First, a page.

Poena Cullei: The Worst Roman Punishment

Jul 1, 2021 0 comments

Throughout history Man has shown extraordinary imagination in inventing penalties and sentences for crimes committed by fellow man. The Romans in particular had an almost theatrical quality in the way these punishments were dolled out. One of the worst was reserved for parricide—the killing of a parent— in which the prisoner was placed in a sack with several live animals and thrown into the water: the poena cullei, or “penalty of the sack”.

The German philosopher Erich Fromm said that we are "the only animal that enjoys doing evil to its own kind without any rational biological or social benefit". But sometimes there was, and still is, a moral pretext: the defense of society. Aristotle himself affirms in his work Politics that the most necessary public position is that of a jailer, while Pío Baroja, through the mouth of a character in his novel La lucha por la vida, equated the office of executioner with those of priest, military and magistrate, as supports of society.

In this sense, patricide was considered a particularly infamous crime in ancient Rome (and earlier in Greece, as evidenced by the myth of Oedipus or the harshness with which Solon treated it), where the character of Tulia the Less was a figure of unfortunate memory. As almost everything in the monarchical stage, history and legend intertwine and there remains a mixed narrative of how the youngest daughter of the sixth king, Servius Tullius, not only participated in the conspiracy to assassinate her father and get her second husband, the future Tarquinius the Superb, to ascend the throne, but also desecrated his corpse by driving over it with a chariot.

It must be understood that the Roman family was the basic cell of society; it was a vast institution that grouped the members of the family, but also those adopted and even servants, and was under the absolute authority of the pater familias, whose patria potestas allowed him to dispose of the lives of all those dependent on him. Therefore, to kill him was revealed as an atrocious act in the personal but also in the social sphere and the state had to act accordingly. The Lex duodecim tabularum (Law of the XII of Tables) defined parricide as the voluntary homicide of parents by their children.

A 1560 sketch showing capital punishment.

But this legislative corpus was made in the middle of the 5th century B.C. and, with time, the section referring to this type of crime was expanded. For example, Lucius Cornelius Sulla, consul between 88 and 80 BC. (with a period of dictatorship from 81 to 80 B.C.), extended the possible liability to other relatives in addition to offspring. And the Lex Pompeia de parricidiis, established by Pompey in 55 B.C., did the same with potential victims, going from being only parents to stepparents, grandparents, siblings, uncles, spouses, cousins, in-laws, sons-in-law, daughters-in-law, stepchildren and even employers.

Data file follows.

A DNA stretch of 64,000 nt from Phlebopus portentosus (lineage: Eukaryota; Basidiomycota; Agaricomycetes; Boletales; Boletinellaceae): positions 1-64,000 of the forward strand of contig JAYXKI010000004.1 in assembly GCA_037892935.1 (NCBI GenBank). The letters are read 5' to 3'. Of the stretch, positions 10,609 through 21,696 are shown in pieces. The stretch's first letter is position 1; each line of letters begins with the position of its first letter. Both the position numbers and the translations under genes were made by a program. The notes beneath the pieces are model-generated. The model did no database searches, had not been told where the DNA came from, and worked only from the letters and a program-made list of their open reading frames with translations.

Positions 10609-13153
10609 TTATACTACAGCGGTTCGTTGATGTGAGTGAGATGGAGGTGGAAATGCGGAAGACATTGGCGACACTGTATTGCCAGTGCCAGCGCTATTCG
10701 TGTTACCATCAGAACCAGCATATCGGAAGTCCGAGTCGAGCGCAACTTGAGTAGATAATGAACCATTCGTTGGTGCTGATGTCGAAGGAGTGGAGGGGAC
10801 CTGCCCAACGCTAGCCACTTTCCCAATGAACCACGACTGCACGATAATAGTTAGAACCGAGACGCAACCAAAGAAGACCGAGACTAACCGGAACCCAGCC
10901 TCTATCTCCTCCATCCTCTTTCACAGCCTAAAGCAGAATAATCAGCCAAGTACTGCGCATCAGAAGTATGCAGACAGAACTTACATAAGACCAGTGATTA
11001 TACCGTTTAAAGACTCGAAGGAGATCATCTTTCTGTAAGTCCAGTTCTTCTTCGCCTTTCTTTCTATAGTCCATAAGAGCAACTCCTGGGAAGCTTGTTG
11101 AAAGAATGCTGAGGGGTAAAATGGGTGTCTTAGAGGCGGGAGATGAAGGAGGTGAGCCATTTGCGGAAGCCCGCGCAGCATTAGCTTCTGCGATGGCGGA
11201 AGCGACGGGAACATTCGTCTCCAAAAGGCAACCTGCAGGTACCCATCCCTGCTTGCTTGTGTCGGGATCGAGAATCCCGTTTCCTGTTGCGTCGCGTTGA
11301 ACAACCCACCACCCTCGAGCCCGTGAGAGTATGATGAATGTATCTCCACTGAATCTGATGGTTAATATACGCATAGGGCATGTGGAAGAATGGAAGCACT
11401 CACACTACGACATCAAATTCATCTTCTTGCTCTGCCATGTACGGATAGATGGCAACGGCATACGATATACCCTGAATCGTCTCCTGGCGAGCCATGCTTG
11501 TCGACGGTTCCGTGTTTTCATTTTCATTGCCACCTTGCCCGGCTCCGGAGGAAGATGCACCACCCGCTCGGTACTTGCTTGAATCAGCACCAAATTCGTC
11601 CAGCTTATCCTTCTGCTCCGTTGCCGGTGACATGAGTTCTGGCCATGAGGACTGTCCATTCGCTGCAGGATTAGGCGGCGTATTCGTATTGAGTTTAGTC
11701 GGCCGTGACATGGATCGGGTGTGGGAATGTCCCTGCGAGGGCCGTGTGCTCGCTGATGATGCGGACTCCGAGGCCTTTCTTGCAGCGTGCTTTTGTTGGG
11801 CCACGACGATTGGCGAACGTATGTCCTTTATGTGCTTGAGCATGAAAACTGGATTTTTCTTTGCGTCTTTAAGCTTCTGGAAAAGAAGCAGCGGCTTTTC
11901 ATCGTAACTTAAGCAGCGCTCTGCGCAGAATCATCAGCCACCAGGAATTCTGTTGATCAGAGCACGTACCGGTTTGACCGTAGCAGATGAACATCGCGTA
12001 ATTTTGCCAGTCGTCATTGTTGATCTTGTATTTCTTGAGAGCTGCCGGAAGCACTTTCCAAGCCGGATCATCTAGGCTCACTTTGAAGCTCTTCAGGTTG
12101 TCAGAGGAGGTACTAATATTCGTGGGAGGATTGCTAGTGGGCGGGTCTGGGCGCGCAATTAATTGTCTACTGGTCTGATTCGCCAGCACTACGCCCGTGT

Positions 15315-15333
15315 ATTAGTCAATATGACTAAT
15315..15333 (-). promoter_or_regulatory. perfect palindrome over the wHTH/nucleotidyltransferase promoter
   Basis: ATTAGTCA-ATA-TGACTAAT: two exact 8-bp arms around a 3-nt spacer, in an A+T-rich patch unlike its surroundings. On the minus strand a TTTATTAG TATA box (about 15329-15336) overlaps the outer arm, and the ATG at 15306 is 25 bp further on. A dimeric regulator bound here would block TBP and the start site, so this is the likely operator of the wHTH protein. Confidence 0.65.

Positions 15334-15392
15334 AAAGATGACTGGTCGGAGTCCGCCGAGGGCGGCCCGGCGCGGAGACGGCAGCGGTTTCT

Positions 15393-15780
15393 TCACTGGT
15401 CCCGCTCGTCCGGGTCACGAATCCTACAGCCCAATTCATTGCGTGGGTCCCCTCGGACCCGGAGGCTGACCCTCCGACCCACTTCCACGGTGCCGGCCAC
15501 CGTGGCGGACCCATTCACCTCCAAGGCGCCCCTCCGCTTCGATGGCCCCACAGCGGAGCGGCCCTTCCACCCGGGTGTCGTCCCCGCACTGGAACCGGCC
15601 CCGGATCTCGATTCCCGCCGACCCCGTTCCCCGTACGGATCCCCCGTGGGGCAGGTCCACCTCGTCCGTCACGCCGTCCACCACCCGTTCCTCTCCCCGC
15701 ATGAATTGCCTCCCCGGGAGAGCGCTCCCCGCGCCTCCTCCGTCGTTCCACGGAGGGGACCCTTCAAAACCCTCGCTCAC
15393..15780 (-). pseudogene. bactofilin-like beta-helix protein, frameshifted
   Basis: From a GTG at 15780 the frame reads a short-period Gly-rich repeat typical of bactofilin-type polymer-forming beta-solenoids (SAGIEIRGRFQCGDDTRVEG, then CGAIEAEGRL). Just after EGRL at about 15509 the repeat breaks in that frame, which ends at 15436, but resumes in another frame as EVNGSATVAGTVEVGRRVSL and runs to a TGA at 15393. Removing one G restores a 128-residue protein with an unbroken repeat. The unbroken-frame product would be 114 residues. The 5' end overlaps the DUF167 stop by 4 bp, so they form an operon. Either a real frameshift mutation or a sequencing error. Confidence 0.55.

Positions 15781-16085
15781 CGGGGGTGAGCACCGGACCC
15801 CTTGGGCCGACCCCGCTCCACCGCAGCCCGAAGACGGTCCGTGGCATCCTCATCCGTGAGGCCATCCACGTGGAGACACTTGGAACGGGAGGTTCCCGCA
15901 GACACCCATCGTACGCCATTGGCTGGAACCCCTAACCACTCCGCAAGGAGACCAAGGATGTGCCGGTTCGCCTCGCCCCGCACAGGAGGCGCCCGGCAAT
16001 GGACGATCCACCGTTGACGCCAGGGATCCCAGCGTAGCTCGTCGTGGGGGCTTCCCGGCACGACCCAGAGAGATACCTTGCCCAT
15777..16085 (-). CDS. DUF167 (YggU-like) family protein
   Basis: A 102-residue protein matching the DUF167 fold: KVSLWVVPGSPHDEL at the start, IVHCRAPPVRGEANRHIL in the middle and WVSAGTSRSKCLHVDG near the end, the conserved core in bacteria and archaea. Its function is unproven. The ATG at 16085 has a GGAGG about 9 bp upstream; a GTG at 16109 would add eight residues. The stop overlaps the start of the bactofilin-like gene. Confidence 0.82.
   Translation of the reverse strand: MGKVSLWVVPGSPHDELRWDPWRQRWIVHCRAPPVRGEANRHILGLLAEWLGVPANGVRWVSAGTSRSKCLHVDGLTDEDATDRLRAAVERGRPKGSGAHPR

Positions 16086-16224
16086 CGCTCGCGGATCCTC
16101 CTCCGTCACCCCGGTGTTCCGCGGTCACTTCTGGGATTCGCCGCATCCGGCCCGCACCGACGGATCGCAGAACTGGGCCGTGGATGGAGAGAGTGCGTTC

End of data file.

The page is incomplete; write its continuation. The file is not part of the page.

Those who fell outside these categories were governed by the general Lex Cornelia de sicariis et veneficiis, which remained almost unchanged since the XII Tables and punished murder with banishment. Likewise, according to Herennius Modestinus (a Roman jurist of the 3rd century A.D.), the Lex Pompeia could be used to accuse parricide in reverse, that is, parents who murdered their children, grandparents who did so with their grandchildren or even anyone who bought poison with the intention of killing their parent, even if they did not actually do it.

Once the crime has been clarified, how does the corresponding punishment arise? It is possible that the origins of the poena cullei date back to the monarchic period. During the reign of Tarquinius the Superb, one of the duumviri sacrorum (priests) Marcus Atilius, appointed to guard the Sibylline Books, revealed some of their secrets. This was a sacrilege because these books were an anthology of prophecies dictated by the Sibyl of Cumae and were consulted every time Rome faced a difficult situation to seek possible solutions, so they were forbidden to the public. Consequently, Atilius was condemned to be thrown into the sea inside a sewn sack.

Now, what does that have to do with patricide? Nothing really, unless we believe Dionysius of Halicarnassus, according to whom Atilius was also condemned for parricide. Other authors are of the opinion that he simply took advantage later of that form of execution because his extravagant character went well to exemplify. Plutarch places the date after the Second Punic War and gives the name of Lucius Hostius as the first documented parricide of Rome, although he does not explain how he was executed; before, the death of a father at the hands of his son would be considered a homicide more, generically.

When it began to give differential category to that type of crime, it would have resorted to the atavistic method of delivering the culprit to the family of the deceased; but being the same, it became necessary to also devise a different punishment. This must have begun towards the end of the third century B.C.; according to some historians, perhaps because of the social disorders that arose among the Romans as a result of the invasion of the Italian peninsula by the Carthaginian Hannibal. They even believe to see in certain passages of Plautus, at the beginning of the following century, humorous references to the introduction of the poena cullei.

Of course, Marcus Attilius was not the only one to go down in history dying in such an ignominious way. Plutarch also describes the case of a certain Gaius Vilius, who was condemned for having supported the reforms of the Gracchi and who was executed by being locked inside a vase with snakes inside. A variant that preceded by a few decades the one that Titus Livius is considered to be the first to be executed for parricide in the way that would last from then on: Publicius Maleolus, who, having been found guilty of murdering his mother around 100 B.C., was condemned to be put inside a closed sack and thrown "into a stream of water".

The case of Maleolus is described by various sources and none of them mentions that animals were also introduced with the prisoner, which confirms the current belief that this was a later addition of the first imperial stage. The description that can be read in the Rhetorica ad Herennium (Rhetoric to Herennius, an anonymous philosophical treatise dated approximately 90 B.C.), does provide other details, such as that Maleolus' head was covered with a wolf-skin bag and soleae lignae (wooden clogs or shoes) were put on him, objects that were intended to isolate the culprit from the world.

However, Cicero (to whom the Rhetoric to Herennius was erroneously attributed for a long time) objects in his De inventione that the head bag was made of simple leather, perhaps a wineskin. Cicero speaks several times of poena cullei in his writings. For example, in the vibrant speech with which he defended Sextus Roscius against the accusation of murdering his father (in reality it was a personal vendetta in which Roscius himself almost died after his father), Cicero criticized the system of execution, and incidentally, obtained the acquittal of his client.